Is patient safety in home care a myth?

Image: Is patient safety in home care a myth?

Statistics show that the chances of being harmed in an airplane are one in a million while there is a one in 300 chance of a patient being harmed while receiving health related care.

Harmful incidents that occur in the health care industry are known as Adverse Events, they are typically defined as unexpected and undesired occurrences which are directly associated with the care or services provided to a patient.

When you visit a hospital or clinic, are you looking to get sicker? Certainly not; but patient safety in the health care industry is a worldwide problem.

With hospitals, long term care facilities and retirement homes experiencing a surplus of patients; the world of health care is gradually shifting towards home care. As patients are discharged from the hospital, more and more are looking to receive continued care in their homes. Despite the limitations of our health care system, home care is increasingly becoming a preferred service. Based on a survey by the Ontario Home Care Association, about 88% of Ontarians prefer to be treated in their homes.

As our health care system moves towards home care one may ask, is care received in the comfort of one's home safe enough? Do home care organizations follow any patient safety procedures similar to hospitals and retirement homes?

In accordance with the Excellent Care for All Act 2010 (Ontario), home care organizations, like hospitals or long-term care facilities, are responsible for delivering the best quality care by placing the safety of a patient first.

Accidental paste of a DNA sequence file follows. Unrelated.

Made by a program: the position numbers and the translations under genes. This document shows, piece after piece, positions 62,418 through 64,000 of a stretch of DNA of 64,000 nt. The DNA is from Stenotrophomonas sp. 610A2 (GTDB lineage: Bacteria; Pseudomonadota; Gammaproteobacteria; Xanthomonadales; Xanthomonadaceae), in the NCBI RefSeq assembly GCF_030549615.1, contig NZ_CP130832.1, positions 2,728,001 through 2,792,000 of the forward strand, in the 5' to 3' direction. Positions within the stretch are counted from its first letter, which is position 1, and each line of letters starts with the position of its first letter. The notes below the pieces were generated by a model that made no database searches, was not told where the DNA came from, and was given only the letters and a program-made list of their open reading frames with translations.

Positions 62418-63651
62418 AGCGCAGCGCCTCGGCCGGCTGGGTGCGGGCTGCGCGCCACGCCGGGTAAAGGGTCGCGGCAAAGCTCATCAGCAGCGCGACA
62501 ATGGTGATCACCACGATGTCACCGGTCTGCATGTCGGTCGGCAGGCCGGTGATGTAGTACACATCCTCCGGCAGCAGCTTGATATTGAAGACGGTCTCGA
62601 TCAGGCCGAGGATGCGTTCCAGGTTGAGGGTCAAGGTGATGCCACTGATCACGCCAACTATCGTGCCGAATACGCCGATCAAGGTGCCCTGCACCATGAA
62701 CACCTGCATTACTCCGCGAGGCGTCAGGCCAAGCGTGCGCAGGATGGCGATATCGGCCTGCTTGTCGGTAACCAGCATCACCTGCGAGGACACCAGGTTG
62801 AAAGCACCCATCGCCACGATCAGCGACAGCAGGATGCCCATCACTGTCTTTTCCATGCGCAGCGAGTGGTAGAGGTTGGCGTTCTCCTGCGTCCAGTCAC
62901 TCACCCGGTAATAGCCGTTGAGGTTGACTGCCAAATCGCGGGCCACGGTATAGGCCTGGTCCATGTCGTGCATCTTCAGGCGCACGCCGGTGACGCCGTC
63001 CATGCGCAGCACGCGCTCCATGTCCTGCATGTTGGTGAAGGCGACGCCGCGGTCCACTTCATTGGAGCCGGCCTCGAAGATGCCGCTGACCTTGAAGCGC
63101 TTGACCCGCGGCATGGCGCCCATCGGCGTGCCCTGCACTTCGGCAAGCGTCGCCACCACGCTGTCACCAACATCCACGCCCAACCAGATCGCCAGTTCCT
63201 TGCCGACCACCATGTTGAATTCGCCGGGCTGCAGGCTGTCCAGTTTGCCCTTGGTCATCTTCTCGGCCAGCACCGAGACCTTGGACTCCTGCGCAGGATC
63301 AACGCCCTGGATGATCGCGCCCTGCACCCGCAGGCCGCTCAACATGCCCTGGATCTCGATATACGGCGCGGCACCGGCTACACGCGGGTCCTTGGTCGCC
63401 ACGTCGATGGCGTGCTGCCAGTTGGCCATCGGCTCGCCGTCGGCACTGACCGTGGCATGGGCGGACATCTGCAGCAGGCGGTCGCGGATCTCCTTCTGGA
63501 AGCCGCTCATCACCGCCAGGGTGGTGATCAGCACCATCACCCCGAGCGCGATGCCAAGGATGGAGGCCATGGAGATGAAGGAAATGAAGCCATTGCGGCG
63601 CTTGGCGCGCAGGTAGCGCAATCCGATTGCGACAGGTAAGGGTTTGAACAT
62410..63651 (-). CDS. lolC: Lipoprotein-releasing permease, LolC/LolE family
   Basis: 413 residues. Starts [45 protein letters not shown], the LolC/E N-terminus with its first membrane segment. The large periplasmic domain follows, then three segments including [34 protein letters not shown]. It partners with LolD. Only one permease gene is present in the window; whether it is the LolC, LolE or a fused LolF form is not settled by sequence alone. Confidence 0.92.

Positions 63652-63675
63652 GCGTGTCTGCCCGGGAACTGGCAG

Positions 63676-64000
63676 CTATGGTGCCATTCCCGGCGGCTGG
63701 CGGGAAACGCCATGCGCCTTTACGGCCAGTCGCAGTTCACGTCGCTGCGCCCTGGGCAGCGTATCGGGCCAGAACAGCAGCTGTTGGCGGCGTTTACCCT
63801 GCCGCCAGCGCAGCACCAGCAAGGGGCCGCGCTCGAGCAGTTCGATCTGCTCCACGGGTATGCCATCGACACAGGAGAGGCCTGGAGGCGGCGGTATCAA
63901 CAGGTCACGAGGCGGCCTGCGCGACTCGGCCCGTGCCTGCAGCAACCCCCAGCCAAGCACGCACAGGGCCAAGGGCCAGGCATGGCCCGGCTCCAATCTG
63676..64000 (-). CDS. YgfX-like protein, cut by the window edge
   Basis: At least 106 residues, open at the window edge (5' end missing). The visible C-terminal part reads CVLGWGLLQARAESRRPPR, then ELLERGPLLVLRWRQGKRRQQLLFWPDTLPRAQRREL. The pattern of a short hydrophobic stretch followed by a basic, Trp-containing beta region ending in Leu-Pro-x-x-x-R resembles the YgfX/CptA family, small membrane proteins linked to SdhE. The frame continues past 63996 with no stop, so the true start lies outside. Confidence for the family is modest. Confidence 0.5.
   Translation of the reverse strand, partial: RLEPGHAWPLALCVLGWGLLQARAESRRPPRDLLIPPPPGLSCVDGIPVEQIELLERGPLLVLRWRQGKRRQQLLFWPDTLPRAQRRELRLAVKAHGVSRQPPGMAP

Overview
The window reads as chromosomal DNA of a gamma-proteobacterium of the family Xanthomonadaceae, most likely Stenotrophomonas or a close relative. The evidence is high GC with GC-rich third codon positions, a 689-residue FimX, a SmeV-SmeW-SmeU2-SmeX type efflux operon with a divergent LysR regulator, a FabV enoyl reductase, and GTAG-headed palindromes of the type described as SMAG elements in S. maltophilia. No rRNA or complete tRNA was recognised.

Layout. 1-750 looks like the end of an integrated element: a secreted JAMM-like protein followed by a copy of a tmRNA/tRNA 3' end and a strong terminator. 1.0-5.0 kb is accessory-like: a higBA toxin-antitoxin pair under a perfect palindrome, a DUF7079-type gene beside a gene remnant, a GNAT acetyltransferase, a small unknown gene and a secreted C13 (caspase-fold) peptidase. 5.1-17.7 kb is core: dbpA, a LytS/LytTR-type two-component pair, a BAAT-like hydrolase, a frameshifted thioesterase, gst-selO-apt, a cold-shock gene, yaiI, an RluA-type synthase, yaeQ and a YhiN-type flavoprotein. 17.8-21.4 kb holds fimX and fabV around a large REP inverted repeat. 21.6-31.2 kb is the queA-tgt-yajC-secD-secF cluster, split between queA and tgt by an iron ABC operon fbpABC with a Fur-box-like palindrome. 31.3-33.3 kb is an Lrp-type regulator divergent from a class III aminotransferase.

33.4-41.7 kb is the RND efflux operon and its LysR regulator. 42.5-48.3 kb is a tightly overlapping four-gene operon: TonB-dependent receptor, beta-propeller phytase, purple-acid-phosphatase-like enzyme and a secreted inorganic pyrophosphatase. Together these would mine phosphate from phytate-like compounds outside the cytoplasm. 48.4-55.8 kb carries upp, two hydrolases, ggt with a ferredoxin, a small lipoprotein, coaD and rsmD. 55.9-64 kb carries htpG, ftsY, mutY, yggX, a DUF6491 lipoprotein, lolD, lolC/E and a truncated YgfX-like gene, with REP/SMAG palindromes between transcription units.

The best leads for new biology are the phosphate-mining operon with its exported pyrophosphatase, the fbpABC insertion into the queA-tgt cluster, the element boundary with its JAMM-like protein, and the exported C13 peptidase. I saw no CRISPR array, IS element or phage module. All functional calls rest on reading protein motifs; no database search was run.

Unlike hospitals, the home care environment may not witness life-threatening adverse events such as a surgery on a wrong part of the body but considerably serious adverse events can still occur. These events may result due to human errors, equipment failure, or poor living conditions. Some commonly witnessed adverse events are:

  • Medication errors
  • Injury from an injection needle
  • Experiencing falls due to wet floors, loose rugs or cables
  • Worsening wounds and ulcers due to lack of timely attention
  • Leakage from a patient's tubes or drains
  • Faulty medication pumps, wheelchairs and other medical devices

Adverse events are not only heart breaking for home care clients but also agonising for health care workers. Often clients and their families may worry about potential health problems that may occur due to the adverse event. While health care workers may experience fear, shame or guilt. The process of Disclosure of Adverse Events is recommended to promote a culture of safety, trust and quality improvement. Accordingly, a care provider must take responsibility for their actions, by speaking with the client when an adverse event occurs.

As a home care client, you can expect that the conversation regarding the disclosure of an adverse event will detail what happened, as well as explain the plan of care following the event. This will also be documented in your chart. You also have the right to request a transfer to another care provider or alternative care option if you are not satisfied with how an adverse event was handled.

In Ontario, safer and excellent care is not a privilege but our right; irrespective of who provides us the care.